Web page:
Observer Expectancy

Observer expectancy, also known as the observer effect, is a phenomenon that occurs when the act of observing a system or event influences the outcome of that system or event. This can occur in a variety of situations, including scientific experiments, social interactions, and even in our daily lives.

One example of observer expectancy is the Hawthorne effect, which refers to the phenomenon of individuals changing their behavior simply because they know they are being observed. This can occur in a workplace setting, where employees may be more productive or behave differently if they know their performance is being monitored.

Another example of observer expectancy is the placebo effect, which is a well-known phenomenon in the field of medicine. The placebo effect occurs when an individual's symptoms improve simply because they believe they are receiving a treatment, even if the treatment itself is not actually effective. This can occur because the individual's expectations and beliefs about the treatment influence their perception of their own symptoms.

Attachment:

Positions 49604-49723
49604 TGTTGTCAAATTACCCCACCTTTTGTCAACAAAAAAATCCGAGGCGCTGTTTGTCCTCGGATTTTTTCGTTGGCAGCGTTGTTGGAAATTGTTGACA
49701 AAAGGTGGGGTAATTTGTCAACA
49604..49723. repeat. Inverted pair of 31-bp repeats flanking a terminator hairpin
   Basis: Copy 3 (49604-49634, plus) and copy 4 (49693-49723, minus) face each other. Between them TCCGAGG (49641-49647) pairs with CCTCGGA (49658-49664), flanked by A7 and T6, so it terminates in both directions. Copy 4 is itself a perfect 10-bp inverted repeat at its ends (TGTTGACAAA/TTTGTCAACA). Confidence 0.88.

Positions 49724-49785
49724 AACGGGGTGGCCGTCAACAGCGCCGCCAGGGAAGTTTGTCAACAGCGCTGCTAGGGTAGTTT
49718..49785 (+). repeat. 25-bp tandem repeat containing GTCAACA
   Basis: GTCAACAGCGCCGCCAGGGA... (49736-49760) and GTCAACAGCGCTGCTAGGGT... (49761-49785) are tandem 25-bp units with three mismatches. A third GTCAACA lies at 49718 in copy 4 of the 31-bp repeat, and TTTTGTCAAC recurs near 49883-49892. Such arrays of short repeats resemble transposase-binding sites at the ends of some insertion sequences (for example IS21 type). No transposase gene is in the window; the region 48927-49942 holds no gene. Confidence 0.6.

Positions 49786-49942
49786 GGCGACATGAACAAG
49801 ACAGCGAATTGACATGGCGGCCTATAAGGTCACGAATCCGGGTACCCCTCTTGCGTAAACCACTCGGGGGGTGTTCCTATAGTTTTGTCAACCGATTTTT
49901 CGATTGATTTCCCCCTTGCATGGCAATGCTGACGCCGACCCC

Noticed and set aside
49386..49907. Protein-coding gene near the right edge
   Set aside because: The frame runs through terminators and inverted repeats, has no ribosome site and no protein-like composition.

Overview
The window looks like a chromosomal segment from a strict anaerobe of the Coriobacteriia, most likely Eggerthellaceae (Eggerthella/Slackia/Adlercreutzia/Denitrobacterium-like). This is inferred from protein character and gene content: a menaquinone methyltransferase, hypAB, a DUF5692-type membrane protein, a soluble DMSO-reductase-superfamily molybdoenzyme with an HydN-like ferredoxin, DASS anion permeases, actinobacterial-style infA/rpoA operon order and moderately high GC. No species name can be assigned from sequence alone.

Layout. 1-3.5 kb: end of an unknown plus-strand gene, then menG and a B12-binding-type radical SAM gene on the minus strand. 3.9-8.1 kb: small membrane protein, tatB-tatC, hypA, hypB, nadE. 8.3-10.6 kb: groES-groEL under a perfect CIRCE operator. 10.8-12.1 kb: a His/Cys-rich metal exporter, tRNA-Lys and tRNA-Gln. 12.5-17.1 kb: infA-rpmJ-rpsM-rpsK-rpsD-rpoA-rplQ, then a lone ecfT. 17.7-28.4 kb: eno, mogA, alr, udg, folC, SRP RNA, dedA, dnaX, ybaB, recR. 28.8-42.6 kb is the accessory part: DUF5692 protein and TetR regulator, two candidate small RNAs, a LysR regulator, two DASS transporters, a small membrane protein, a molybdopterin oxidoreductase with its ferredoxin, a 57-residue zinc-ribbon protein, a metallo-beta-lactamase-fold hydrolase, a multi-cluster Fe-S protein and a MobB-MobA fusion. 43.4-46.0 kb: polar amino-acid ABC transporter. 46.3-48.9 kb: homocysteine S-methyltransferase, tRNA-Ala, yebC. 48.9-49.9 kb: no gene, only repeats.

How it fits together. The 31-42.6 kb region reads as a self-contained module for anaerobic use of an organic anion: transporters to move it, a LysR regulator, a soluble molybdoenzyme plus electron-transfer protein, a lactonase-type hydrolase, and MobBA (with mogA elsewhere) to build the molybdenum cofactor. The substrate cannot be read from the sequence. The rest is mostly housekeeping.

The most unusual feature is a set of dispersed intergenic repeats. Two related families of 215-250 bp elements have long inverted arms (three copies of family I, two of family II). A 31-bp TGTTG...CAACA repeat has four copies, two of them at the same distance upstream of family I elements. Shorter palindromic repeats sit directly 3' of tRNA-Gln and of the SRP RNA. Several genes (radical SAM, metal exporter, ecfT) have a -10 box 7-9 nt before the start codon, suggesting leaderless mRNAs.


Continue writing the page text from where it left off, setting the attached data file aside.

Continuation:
Observer expectancy can also influence the outcome of scientific experiments. For instance, if a researcher expects a certain result from an experiment, they may unconsciously convey their expectations to the participants, which can influence the participants' behavior and ultimately affect the results of the experiment. This is why it is important for researchers to be aware of and control for observer expectancy in their studies.

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Read more:

Observer-expectancy effect - Wikipedia

https://en.m.wikipedia.org/wiki/Observer-expectancy_effect

Observer-expectancy effect - The Decision Lab

https://thedecisionlab.com/biases/observer-expectancy-effect